Shares of the Houston, Tex. company ended the regular session Tuesday off $1.56, or 51%, at $1.53.
Last week, shares of Camber Energy soared when it became the highest trending name on StockTwits and in the top-5 on the WallStreetBets Reddit thread.
"Camber is a defunct oil producer that has failed to file financial statements with the SEC since September 2020, is in danger of having its stock delisted next month, and just fired its accounting firm in September," Kerrisdale said in its report.
The report said that the company's only real asset is a 73% stake in Viking Energy, "an OTC-traded company with negative book value and a going-concern warning that recently violated the maximum-leverage covenant on one of its loans."
"Nonetheless, Camber’s stock price has increased by 6x over the past month; last week, astonishingly, an average of $1.9 billion worth of Camber shares changed hands every day," the report stated.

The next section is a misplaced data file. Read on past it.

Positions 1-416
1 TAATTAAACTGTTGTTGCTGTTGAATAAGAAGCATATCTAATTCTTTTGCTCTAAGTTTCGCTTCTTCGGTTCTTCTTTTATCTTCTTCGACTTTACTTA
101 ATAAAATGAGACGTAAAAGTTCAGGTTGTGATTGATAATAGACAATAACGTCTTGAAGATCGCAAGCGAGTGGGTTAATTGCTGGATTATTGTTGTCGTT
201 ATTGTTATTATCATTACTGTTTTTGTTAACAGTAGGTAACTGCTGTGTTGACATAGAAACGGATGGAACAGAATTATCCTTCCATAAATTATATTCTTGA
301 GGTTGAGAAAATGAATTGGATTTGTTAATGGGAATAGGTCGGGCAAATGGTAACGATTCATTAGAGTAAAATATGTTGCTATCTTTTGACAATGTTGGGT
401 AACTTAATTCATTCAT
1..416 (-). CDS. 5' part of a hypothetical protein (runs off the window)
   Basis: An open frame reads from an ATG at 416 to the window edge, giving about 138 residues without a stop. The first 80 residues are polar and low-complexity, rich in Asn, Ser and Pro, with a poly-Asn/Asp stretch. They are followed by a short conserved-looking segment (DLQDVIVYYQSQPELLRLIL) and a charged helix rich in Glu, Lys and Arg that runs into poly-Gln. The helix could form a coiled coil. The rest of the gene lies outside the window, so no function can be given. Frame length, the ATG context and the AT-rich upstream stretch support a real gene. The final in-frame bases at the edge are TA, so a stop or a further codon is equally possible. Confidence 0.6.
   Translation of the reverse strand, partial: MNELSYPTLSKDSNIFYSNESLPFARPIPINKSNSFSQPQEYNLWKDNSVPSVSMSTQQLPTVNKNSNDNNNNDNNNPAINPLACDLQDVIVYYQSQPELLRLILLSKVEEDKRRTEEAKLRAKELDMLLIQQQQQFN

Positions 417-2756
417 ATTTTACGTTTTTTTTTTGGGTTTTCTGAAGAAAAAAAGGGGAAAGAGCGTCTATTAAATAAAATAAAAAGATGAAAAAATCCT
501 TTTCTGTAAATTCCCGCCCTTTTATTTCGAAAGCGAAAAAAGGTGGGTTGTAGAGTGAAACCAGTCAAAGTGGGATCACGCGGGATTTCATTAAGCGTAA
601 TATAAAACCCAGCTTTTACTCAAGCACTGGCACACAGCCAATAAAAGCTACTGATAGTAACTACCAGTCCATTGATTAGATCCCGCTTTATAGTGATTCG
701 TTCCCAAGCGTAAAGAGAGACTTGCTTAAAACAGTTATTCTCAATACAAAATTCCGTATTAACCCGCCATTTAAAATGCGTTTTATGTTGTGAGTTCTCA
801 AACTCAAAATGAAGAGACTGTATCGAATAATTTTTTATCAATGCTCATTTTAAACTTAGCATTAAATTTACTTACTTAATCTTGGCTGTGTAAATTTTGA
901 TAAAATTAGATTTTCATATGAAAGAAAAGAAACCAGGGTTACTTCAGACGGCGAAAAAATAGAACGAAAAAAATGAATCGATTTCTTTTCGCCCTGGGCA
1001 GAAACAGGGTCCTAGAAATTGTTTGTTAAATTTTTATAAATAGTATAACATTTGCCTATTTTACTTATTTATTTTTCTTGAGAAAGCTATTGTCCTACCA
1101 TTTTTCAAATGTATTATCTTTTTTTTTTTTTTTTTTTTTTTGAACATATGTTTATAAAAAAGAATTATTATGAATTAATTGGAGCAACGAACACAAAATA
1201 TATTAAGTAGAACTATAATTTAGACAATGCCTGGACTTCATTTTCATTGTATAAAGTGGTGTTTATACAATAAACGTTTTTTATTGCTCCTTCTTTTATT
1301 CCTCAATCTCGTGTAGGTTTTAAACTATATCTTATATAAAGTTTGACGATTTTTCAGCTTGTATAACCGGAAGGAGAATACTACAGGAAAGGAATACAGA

Viking Energy Group, owns interests in oil and gas fields in Texas, Louisiana, and Mississippi that collectively contain more than 145 active wells.
The report said that "the most fascinating part of the CEI boondoggle actually has to do with something far more basic: how many shares are there, and why has dilution been spiraling out of control?"
"We believe the market is badly mistaken about Camber’s share count and ignorant of its terrifying capital structure," Kerrisdale said.
James Doris, Camber's president and CEOs, said in a statement that "we are not involved in, nor do we comment on, the day-to-day trading of the company's common stock."
"I can say, however, that our business relationships are legitimate and that we are firmly committed to improving the organization's capitalization and executing on our growth strategy," he continued.
With respect to the Company's public filings, Doris said "our objective is for the company to become current on or before the expiry of the Initial Cure Period as established by the New York Stock Exchange, which is on or about November 19, 2021."